Thoughts on the Readings for the 14th Sunday in Ordinary Time (B) 2018

For this Sunday’s readings click on the link below or copy and paste it into your browser. ‘
http://usccb.org/bible/readings/070818.cfm   

At a conference I attended several years ago one of the speakers began his talk (to a group of peers) by saying:   “An expert is someone who comes from at least twenty-five miles away and carries a briefcase.   I am not an expert, I am one of you. ”   I suspect the speaker began this way both to disarm us and to challenge us to be open to what he had to say.    He realized that sometimes it is hard to be taken seriously by a group of peers.   Our peers know us.  They know our faults and failings.  They are familiar with us.   We are a recognized commodity.   

A situation similar to the above occurred in our Gospel for this weekend.  Jesus had returned to his “native place, accompanied by his disciples.”    When he began to teach in the synagogue those who heard him were astonished.   “They said, ‘Where did this man get all this?  What kind of wisdom has been given to him?  What mighty deeds are wrought by his hands!  Is he not the carpenter, the son of Mary, and the brother of James and Joses, and Judas and Simon?  And are not his sisters here with us?” 

While the people in this Gospel did know Jesus, they stopped at the point of familiarity.   They made the mistake of thinking they knew all there was to know.  Because of his wisdom and by the mighty deeds wrought by his hands, though, they should have realized there was more to Jesus.  Unfortunately they were too caught up in their own way of thinking and looking at things.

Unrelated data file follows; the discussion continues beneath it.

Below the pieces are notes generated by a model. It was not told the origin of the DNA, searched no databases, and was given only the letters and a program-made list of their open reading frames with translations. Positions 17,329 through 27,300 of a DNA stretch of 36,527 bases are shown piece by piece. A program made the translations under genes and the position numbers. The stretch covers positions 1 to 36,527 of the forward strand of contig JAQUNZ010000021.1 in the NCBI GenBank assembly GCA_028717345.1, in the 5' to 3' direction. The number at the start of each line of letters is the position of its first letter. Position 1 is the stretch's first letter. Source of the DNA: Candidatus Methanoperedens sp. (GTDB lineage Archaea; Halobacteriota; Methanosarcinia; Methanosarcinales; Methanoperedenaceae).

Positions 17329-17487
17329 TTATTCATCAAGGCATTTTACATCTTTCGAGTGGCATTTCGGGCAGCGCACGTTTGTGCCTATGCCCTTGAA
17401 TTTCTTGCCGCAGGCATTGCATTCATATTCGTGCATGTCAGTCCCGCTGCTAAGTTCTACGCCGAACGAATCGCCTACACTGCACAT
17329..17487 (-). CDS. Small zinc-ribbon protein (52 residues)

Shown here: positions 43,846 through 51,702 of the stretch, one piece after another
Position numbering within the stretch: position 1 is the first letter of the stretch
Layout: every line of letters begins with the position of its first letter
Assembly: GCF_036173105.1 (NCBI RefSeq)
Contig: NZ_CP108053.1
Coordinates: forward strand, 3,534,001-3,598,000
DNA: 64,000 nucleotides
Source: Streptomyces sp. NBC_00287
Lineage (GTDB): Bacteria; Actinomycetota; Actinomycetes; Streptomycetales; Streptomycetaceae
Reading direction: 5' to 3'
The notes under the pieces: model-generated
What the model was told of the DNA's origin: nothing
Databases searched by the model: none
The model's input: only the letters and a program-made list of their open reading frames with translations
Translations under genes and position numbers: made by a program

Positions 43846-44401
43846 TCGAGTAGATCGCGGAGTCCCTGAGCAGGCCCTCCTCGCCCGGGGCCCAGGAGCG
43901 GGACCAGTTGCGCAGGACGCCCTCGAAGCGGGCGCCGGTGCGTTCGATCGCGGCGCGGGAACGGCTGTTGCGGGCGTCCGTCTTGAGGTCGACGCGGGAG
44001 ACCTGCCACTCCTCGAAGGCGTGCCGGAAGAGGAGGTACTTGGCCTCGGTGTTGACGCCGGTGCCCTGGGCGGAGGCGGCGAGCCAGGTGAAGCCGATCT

Our first reading this weekend relates the call of Ezekiel to be a prophet.   He has been sent to the Israelites, a people who are “hard of face and obstinate of heart.”   This reading shares the same theme as the Gospel.  It reminds us that sometimes our pre-conceived ideas of the ways and work of God can blind us to new realities.    

In our second reading this weekend from the Second Letter to the Corinthians, St. Paul talks about being given a “thorn in the flesh” to keep him from becoming too proud and to remind him that God’s grace was enough for him.   This is a lesson I have learned and then had to re-learn several times in my life.   

Questions for Reflection/Discussion:

  1. Has there been a time when--only in retrospect--you recognized the presence and/or power of God in your life? 
  2. Have you ever been “hard of face” and “obstinate of heart” with God?
  3. Have there been times when you have discovered that God’s grace is enough for you?   

     
Categories: 

Add new comment

Plain text

  • No HTML tags allowed.
  • Web page addresses and e-mail addresses turn into links automatically.
  • Lines and paragraphs break automatically.